“Security tokens will save crypto.”
That’s what Trevor Koverko, CEO of the crypto project Polymath, told CoinDesk at a blockchain technology festival in Toronto this week. There, tokenized dividends were the week’s hot topic, even despite the bear market in August in which bitcoin and ether prices dipped to below $6,000 and $300, respectively.
But Koverko was far from alone in his views. Alan Wunsche, CEO of the crypto startup TokenFunder and co-founder of the industry consortium Blockchain Canada, told CoinDesk he believes tokenized assets are the future of capital markets.
From Fintech Canada to the Blockchain Futurist Conference, hundreds of people were buzzing about how Canadian regulators are allowing a few heavily regulated startups to sell tokenized securities to retail investors and institutional investors alike, as long as issuers conduct thorough know-your-customer checks and disclose numerous risks.
On Thursday, Polymath even announced several startups will launch security tokens through its blockchain marketplace. Further, its partner CORL, an investment startup among the announcement cohort, plans to distribute monthly earnings to investor ethereum wallets directly via smart contracts. TokenFunder took the same approach with its regulator-approved token sale in April.
Koverko said tokens are decoupling from “risky” transactional assets like bitcoin, which he believes are currently backed by speculative value and not “anything real” regulators can measure. However, he is hardly the first to suggest token startups and bitcoin projects are diverging, both culturally and legally.
Bitcoin Core developer Eric Lombrozo tweeted his belief in May that while the cryptocurrency movement is about advancing self-sovereignty, token projects focus on tokenizing equity and physical goods.
“It’s not about the techy cypherpunk movement at all. It’s about yielding to the man. We have to obey the rules,” Koverko said, adding the sheer scale of new investment offerings is exciting in its own distinct way. “We doubled the market for security tokens overnight.”
In interview, Canadian parliament member Dan Albas said lawmakers are reviewing regulatory standards related to anti-money laundering checks, keeping cryptocurrency in mind. He expects more know-your-customer requirements are in the pipeline for Canadian bitcoin projects as well.
He told CoinDesk:
“You cannot just have a scanned copy of someone’s driver’s license and a picture of them and claim you know your client. We need to bring the norms and standards of the Canadian financial industry to facilitate more choice in the market.”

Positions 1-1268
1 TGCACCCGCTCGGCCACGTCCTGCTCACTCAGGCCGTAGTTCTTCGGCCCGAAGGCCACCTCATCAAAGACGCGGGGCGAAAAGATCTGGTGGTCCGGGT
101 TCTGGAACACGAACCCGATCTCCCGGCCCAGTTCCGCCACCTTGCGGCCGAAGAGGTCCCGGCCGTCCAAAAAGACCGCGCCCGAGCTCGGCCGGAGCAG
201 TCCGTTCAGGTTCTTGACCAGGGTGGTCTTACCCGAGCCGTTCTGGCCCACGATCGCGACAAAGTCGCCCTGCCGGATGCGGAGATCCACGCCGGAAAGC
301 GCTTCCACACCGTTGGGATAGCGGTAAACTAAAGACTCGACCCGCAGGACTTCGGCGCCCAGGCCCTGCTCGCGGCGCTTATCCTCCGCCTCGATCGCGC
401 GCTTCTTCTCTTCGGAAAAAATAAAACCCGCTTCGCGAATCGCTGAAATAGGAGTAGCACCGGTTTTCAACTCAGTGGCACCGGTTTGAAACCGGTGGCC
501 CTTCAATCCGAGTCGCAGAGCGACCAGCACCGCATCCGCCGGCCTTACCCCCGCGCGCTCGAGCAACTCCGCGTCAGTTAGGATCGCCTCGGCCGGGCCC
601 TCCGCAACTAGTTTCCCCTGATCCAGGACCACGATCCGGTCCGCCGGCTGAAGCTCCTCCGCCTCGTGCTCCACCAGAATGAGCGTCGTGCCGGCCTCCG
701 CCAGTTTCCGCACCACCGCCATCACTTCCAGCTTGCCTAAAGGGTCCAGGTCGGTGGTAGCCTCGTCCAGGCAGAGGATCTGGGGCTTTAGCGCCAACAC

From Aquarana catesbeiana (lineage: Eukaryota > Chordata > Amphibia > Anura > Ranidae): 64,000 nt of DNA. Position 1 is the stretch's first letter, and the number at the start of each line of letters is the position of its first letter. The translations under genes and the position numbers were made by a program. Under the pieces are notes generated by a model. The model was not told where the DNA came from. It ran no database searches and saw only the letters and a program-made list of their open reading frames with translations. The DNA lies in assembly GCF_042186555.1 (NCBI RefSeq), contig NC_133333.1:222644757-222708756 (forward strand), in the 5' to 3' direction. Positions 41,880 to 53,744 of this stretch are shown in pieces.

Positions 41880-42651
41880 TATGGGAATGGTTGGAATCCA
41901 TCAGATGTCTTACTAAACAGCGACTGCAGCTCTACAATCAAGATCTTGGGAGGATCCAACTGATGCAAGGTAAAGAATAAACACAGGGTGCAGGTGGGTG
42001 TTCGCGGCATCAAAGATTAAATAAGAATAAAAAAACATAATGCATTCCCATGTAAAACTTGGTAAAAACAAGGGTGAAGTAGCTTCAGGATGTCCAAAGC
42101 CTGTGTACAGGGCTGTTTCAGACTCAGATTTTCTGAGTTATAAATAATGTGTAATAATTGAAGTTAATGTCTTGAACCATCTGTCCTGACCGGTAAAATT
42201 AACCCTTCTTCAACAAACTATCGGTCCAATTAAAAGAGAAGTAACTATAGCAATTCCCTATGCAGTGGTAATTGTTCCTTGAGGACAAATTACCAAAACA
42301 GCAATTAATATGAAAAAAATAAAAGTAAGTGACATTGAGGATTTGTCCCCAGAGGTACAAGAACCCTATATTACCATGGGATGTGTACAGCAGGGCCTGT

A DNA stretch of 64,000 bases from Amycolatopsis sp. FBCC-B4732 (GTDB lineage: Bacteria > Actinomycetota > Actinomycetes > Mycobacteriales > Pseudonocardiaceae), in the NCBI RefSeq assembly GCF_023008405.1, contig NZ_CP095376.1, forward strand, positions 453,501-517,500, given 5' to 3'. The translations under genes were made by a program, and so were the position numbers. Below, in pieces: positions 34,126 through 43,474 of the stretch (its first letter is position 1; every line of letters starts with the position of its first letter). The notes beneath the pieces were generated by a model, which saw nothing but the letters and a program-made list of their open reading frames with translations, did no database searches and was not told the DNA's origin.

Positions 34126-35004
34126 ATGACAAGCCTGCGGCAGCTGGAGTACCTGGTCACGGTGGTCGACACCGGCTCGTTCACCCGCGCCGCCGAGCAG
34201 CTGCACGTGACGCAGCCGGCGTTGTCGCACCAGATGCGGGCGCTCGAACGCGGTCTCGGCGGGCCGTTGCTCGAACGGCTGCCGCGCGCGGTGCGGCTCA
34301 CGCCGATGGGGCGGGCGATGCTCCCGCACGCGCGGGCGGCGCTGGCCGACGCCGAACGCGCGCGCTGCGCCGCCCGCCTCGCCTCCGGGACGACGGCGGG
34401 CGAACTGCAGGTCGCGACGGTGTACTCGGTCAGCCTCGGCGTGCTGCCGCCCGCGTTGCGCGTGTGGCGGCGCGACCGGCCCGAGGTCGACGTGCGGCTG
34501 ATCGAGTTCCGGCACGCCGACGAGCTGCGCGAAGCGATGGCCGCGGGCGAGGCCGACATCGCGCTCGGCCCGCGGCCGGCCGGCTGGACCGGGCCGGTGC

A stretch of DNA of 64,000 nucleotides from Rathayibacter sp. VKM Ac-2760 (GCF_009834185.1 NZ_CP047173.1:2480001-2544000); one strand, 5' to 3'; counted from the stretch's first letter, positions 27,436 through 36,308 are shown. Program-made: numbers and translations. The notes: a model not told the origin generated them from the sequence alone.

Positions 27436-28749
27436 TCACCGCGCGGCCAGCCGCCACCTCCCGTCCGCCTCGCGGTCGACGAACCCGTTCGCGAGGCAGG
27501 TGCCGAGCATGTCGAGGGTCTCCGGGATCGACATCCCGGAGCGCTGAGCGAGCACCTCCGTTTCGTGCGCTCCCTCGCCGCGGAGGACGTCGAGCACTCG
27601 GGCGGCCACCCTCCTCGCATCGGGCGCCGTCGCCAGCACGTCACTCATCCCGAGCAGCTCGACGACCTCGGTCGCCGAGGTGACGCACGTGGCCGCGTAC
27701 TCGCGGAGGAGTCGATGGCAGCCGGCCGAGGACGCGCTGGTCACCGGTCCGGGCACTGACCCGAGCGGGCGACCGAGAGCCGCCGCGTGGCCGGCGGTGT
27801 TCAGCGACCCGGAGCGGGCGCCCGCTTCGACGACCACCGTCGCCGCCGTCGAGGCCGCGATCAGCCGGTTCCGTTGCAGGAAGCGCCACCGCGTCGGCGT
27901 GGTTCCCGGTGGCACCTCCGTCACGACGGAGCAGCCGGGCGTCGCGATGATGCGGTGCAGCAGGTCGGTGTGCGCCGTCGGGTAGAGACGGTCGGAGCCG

Yet not everyone is on board with efforts to institutionalize Toronto’s blockchain scene.
Crypto veteran Joseph Weinberg, co-founder of the brokerage startup Paycase and chairman of the digital identity solutions startup Shyft that Polymath is also partnering with for token offerings, told CoinDesk overzealous regulation could “kill the whole ecosystem.”
Lessons from ethereum
Lawmakers might be prudent to recall lessons from Toronto’s crypto history.
Toronto was the birthplace of ethereum, but Albas speculated the Ethereum Foundation was founded in Switzerland because that jurisdiction has more lenient tax and regulatory obligations. As such, many believe the regulation craze now sweeping Canada could make or break Toronto’s future as an open source community hub.
“I think many of the [ethereum] founders and employees actually live in Toronto,” Albas said. “That signals to me there is something in the Canadian system that didn’t facilitate their growth dreams.”
Albas said he hopes fellow lawmakers will ask whether there is evidence Ontario’s different approach to such policies actually benefits the public. Although, as a conservative member of the House Finance Committee he favors minimal oversight, Albas will face an uphill battle.
Weinberg, who works with local regulators in addition to advising regulatory bodies abroad, described the working draft of a new proposal by Canada’s Financial Transactions and Reports Analysis Centre as “insanity” that could have “royally screwed” the local blockchain industry.
The draft guidelines would have required crypto startups involved with any transactions worth more than $10,000 to adhere to even stricter standards, handing over indiscriminate customer data to regulators on a routine basis. Backlash from the crypto community forced lawmakers to reconsider these measures.
In the meantime, Weinberg remains cautiously optimistic about the prospect for both cypherpunk and institutional blockchain innovation in Toronto. Comparing the local scene to Silicon Valley or New York City, Weinberg said Canadian competitors are more likely to collaborate. He told CoinDesk:
“The most interesting thing about Toronto, and Canada more broadly, is despite this regulatory pushback, or in a way it’s actually representative of it, is that because Canada is so small we have a very good ability to work together.”